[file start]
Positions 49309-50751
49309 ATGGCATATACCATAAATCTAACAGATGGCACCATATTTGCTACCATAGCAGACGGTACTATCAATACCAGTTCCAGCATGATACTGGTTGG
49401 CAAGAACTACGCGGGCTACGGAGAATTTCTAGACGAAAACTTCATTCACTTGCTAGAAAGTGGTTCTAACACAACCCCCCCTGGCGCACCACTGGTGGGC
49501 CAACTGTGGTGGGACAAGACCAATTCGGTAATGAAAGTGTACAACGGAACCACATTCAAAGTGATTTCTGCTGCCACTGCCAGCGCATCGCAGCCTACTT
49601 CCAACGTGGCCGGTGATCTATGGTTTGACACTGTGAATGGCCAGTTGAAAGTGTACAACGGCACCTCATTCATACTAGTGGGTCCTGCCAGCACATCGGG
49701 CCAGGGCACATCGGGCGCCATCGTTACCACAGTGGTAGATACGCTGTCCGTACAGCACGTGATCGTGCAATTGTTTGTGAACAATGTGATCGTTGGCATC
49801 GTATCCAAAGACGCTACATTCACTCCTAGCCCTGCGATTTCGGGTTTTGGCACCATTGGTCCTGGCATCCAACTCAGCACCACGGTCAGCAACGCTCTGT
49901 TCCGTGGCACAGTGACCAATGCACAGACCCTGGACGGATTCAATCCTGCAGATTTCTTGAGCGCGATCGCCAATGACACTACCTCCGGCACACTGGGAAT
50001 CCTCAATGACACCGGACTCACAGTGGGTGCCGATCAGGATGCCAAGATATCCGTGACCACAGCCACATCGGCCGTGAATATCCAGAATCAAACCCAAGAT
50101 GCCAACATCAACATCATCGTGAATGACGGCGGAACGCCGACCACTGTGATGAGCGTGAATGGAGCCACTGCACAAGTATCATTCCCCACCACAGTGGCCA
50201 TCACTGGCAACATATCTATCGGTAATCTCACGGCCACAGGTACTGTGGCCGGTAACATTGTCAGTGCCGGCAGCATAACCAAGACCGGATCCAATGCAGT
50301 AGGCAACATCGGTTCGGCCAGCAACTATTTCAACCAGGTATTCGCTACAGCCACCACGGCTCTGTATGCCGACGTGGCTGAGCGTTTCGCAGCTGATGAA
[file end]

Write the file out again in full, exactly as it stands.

Positions 49309-50751
49309 ATGGCATATACCATAAATCTAACAGATGGCACCATATTTGCTACCATAGCAGACGGTACTATCAATACCAGTTCCAGCATGATACTGGTTGG
49401 CAAGAACTACGCGGGCTACGGAGAATTTCTAGACGAAAACTTCATTCACTTGCTAGAAAGTGGTTCTAACACAACCCCCCCTGGCGCACCACTGGTGGGC
49501 CAACTGTGGTGGGACAAGACCAATTCGGTAATGAAAGTGTACAACGGAACCACATTCAAAGTGATTTCTGCTGCCACTGCCAGCGCATCGCAGCCTACTT
49601 CCAACGTGGCCGGTGATCTATGGTTTGACACTGTGAATGGCCAGTTGAAAGTGTACAACGGCACCTCATTCATACTAGTGGGTCCTGCCAGCACATCGGG
49701 CCAGGGCACATCGGGCGCCATCGTTACCACAGTGGTAGATACGCTGTCCGTACAGCACGTGATCGTGCAATTGTTTGTGAACAATGTGATCGTTGGCATC
49801 GTATCCAAAGACGCTACATTCACTCCTAGCCCTGCGATTTCGGGTTTTGGCACCATTGGTCCTGGCATCCAACTCAGCACCACGGTCAGCAACGCTCTGT
49901 TCCGTGGCACAGTGACCAATGCACAGACCCTGGACGGATTCAATCCTGCAGATTTCTTGAGCGCGATCGCCAATGACACTACCTCCGGCACACTGGGAAT
50001 CCTCAATGACACCGGACTCACAGTGGGTGCCGATCAGGATGCCAAGATATCCGTGACCACAGCCACATCGGCCGTGAATATCCAGAATCAAACCCAAGAT
50101 GCCAACATCAACATCATCGTGAATGACGGCGGAACGCCGACCACTGTGATGAGCGTGAATGGAGCCACTGCACAAGTATCATTCCCCACCACAGTGGCCA
50201 TCACTGGCAACATATCTATCGGTAATCTCACGGCCACAGGTACTGTGGCCGGTAACATTGTCAGTGCCGGCAGCATAACCAAGACCGGATCCAATGCAGT
50301 AGGCAACATCGGTTCGGCCAGCAACTATTTCAACCAGGTATTCGCTACAGCCACCACGGCTCTGTATGCCGACGTGGCTGAGCGTTTCGCAGCTGATGAA